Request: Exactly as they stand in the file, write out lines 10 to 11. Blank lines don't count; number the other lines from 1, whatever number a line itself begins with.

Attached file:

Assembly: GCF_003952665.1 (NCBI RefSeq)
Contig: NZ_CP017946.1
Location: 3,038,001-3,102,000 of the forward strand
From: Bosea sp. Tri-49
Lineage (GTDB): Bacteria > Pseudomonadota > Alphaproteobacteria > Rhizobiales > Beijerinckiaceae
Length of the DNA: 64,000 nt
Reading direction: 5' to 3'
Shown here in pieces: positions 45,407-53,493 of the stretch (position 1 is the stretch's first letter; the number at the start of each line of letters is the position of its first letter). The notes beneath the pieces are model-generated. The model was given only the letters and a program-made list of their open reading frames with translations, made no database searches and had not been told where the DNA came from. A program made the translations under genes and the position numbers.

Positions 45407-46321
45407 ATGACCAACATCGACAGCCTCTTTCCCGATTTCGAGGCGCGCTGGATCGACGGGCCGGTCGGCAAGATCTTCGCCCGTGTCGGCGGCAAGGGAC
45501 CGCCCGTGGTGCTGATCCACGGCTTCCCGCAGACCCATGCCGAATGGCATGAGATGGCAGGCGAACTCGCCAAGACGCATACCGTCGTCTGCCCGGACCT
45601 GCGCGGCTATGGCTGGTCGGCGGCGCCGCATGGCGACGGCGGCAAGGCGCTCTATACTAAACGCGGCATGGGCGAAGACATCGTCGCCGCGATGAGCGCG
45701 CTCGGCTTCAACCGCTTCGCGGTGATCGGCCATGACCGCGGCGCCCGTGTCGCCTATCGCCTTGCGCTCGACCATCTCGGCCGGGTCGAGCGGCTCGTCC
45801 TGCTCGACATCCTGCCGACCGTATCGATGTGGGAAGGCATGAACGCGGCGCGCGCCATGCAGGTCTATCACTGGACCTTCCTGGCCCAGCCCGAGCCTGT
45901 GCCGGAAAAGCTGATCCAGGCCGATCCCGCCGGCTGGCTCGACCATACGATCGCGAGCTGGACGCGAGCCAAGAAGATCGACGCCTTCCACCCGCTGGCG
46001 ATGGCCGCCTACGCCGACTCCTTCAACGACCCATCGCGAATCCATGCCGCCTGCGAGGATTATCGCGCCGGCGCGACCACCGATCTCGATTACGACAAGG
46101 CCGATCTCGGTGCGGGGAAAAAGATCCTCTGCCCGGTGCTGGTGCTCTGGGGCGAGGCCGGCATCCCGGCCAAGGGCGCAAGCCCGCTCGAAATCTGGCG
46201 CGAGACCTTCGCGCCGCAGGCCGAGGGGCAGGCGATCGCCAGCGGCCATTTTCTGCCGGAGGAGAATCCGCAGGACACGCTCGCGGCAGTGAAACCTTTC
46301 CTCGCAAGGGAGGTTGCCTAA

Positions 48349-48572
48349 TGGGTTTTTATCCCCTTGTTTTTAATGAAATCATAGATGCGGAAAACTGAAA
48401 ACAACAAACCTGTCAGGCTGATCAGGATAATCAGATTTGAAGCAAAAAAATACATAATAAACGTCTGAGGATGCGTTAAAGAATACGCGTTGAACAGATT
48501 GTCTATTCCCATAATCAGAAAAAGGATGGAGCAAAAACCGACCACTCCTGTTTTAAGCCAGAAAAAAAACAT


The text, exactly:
45407 ATGACCAACATCGACAGCCTCTTTCCCGATTTCGAGGCGCGCTGGATCGACGGGCCGGTCGGCAAGATCTTCGCCCGTGTCGGCGGCAAGGGAC
45501 CGCCCGTGGTGCTGATCCACGGCTTCCCGCAGACCCATGCCGAATGGCATGAGATGGCAGGCGAACTCGCCAAGACGCATACCGTCGTCTGCCCGGACCT